We tend to put anger in the category of negative. As if there is no reason for a sensible person to ever be angry. If you know me, you know that I believe that each object has a positive and negative side to it. Sure, untamed, anger can make you do reckless things without caring about the consequences. In result, civilized people do all that they can to suppress their anger, or even worse, redirect the anger to something totally unrelated. The act of even showing a little bit of anger makes that person unreasonable and unmentionable. Truth is, anger serves a purpose. If it didn’t, we’d never have it in the first place.
Anger Creates Motivation
The best method of using anger is to change it into positive energy. I’d like to say good leadership comes from a productive use of anger. When it comes to facing barriers in life, anger can be used as a motivating force to push pass them. Some of things we want in life, we’d easily give up on if we weren’t angry about it. If Dr. Martin Luther King Jr. was never angry about the injustice we subjected to in the south, he’d probably never be motivated to become one of the leaders of the Civil Rights Movement.
It might be ironic to say, but angry people and happy people have one thing in common. They are full of optimism. One is optimistic about the future in the sense that it wouldn’t (and in their perspective shouldn’t change), where as the angry person is optimistic in the opportunity to make change.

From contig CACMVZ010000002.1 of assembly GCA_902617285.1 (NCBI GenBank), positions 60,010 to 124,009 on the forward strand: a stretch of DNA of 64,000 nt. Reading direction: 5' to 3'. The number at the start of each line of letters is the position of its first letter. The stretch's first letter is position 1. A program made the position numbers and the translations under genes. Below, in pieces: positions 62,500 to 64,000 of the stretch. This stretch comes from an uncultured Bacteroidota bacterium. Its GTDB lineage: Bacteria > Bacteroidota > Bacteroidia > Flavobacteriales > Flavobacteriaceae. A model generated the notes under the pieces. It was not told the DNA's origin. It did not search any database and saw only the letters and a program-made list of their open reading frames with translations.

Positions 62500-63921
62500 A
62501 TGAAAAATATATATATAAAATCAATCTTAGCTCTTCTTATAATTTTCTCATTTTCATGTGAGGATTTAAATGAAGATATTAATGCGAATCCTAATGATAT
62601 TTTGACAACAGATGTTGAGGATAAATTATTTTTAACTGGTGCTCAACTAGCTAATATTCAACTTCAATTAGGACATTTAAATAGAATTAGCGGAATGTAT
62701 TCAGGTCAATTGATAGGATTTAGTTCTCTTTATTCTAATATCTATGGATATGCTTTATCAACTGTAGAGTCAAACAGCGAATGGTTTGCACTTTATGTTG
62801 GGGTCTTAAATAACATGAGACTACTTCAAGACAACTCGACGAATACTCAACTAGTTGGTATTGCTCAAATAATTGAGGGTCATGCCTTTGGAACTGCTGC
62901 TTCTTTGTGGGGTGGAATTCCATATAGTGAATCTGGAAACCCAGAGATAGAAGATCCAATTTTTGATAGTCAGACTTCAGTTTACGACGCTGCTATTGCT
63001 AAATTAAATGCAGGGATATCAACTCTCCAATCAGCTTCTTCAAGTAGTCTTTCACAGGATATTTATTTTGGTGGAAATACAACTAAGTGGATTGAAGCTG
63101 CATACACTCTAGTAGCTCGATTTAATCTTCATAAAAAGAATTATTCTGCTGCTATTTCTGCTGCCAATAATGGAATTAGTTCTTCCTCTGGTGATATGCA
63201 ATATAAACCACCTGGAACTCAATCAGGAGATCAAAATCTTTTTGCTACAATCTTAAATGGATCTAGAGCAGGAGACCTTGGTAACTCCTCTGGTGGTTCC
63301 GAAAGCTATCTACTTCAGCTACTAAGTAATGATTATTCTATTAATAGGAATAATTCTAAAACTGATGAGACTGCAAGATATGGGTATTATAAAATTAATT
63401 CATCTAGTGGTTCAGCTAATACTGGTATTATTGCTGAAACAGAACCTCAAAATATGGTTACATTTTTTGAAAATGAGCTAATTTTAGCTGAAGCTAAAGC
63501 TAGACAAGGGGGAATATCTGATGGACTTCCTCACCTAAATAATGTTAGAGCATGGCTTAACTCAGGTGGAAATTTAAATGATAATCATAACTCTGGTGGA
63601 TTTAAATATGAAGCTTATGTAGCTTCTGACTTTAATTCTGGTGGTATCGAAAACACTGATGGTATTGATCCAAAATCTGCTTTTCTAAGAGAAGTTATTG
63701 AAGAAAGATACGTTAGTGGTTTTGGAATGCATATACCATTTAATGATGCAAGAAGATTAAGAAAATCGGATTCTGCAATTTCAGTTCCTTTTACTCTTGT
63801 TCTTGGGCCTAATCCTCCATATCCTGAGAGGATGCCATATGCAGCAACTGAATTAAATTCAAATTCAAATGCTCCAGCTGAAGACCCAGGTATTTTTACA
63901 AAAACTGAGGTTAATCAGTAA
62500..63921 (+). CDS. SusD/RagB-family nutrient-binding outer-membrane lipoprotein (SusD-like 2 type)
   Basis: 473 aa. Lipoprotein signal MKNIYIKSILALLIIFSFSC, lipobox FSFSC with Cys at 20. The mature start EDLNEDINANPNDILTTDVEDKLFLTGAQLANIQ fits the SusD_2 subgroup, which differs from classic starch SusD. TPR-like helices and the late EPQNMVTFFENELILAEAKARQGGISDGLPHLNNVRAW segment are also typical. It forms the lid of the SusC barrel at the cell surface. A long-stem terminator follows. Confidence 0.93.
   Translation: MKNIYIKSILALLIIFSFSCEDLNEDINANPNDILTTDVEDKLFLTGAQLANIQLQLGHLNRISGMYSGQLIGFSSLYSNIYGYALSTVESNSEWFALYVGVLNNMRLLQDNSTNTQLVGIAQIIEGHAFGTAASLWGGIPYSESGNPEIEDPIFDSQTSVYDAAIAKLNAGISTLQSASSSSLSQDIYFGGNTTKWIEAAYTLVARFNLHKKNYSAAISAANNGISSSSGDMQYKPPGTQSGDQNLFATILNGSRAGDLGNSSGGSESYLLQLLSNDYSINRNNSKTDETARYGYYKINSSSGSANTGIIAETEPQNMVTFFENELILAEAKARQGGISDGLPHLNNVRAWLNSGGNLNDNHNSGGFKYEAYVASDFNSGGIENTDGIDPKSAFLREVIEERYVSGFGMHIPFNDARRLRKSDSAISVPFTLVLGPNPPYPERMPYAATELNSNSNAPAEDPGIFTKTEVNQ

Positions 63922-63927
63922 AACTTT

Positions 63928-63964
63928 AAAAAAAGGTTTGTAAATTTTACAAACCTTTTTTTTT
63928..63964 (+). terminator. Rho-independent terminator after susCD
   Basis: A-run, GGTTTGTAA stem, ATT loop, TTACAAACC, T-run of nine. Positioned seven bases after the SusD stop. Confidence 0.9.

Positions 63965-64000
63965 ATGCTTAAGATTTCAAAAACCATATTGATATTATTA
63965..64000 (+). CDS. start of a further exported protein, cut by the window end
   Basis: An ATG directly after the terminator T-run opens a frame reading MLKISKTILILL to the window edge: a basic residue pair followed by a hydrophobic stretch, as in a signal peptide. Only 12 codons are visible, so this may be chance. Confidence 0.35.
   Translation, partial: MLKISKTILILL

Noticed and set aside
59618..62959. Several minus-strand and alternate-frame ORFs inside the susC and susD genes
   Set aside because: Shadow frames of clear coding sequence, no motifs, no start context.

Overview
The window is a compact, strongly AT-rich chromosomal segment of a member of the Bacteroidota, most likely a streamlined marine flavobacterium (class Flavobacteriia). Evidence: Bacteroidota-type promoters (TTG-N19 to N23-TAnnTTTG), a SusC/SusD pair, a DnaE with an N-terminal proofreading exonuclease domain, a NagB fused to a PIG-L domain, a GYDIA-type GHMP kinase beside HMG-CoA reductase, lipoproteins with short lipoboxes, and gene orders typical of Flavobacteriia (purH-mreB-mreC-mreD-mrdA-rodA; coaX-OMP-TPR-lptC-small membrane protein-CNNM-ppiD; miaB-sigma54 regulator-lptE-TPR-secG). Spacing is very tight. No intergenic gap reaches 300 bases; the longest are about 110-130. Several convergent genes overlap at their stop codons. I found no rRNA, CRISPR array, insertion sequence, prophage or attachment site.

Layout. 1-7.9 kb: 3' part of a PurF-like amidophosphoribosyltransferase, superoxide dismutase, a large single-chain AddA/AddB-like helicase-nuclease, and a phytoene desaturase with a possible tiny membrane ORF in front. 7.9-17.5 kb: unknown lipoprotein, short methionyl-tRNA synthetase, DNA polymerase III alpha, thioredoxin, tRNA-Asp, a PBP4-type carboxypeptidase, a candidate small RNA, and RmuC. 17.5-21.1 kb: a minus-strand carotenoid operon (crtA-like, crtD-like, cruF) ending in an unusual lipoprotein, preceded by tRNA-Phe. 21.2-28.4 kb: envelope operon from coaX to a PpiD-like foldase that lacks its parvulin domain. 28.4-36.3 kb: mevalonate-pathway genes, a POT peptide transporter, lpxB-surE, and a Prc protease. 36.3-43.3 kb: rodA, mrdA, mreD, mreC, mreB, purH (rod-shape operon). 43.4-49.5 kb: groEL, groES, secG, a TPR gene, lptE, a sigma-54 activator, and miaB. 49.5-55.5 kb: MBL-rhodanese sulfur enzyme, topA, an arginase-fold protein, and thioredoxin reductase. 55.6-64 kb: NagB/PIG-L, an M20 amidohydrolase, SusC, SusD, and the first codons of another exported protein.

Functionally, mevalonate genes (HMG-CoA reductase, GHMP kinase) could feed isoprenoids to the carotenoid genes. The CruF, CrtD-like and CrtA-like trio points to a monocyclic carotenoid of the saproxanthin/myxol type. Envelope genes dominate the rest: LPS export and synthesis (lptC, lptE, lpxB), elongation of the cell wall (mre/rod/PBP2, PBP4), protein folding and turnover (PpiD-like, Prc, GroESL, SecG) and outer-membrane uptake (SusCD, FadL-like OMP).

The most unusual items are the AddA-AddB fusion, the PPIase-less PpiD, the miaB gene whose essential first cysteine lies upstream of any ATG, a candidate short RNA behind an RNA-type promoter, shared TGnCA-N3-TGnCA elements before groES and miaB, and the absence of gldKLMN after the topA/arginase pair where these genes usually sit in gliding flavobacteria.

Anger Builds Relationships
Anger is the universal language of hurt feelings, feeling wronged, and injustice. When we hide this emotion, our relationships tend to falter. This is what society tells us what to do. The problem with hiding your emotion is that your partner doesn’t know that there is something wrong. They will continue as if nothing needs to change, while the pain festers from within you. The effective use of anger in this predicament is to find a solution rather than simply vent. This will only strengthen the relationship.
Anger can also build the relationship with yourself. If you feel the pain of anger, you can then figure out why you have that emotion. We can then us that revelation to promote self-change.
The Evil Side of the Coin
Yes, I’ve mentioned that anger can be used for positive means, but that’s not discrediting the fact that it can also be a destructive emotion. With this blog post, I just want to point out a dichotomy of one emotion as en example to just about everything. Happiness doesn’t always mean good, just as anger doesn’t always mean bad. A person that isn’t happy is more likely to spot mistakes than a happy person. An unhappy person is also going way more motivated to make change happen. Every emotion has an upside just as long as we know how to use our emotions for good.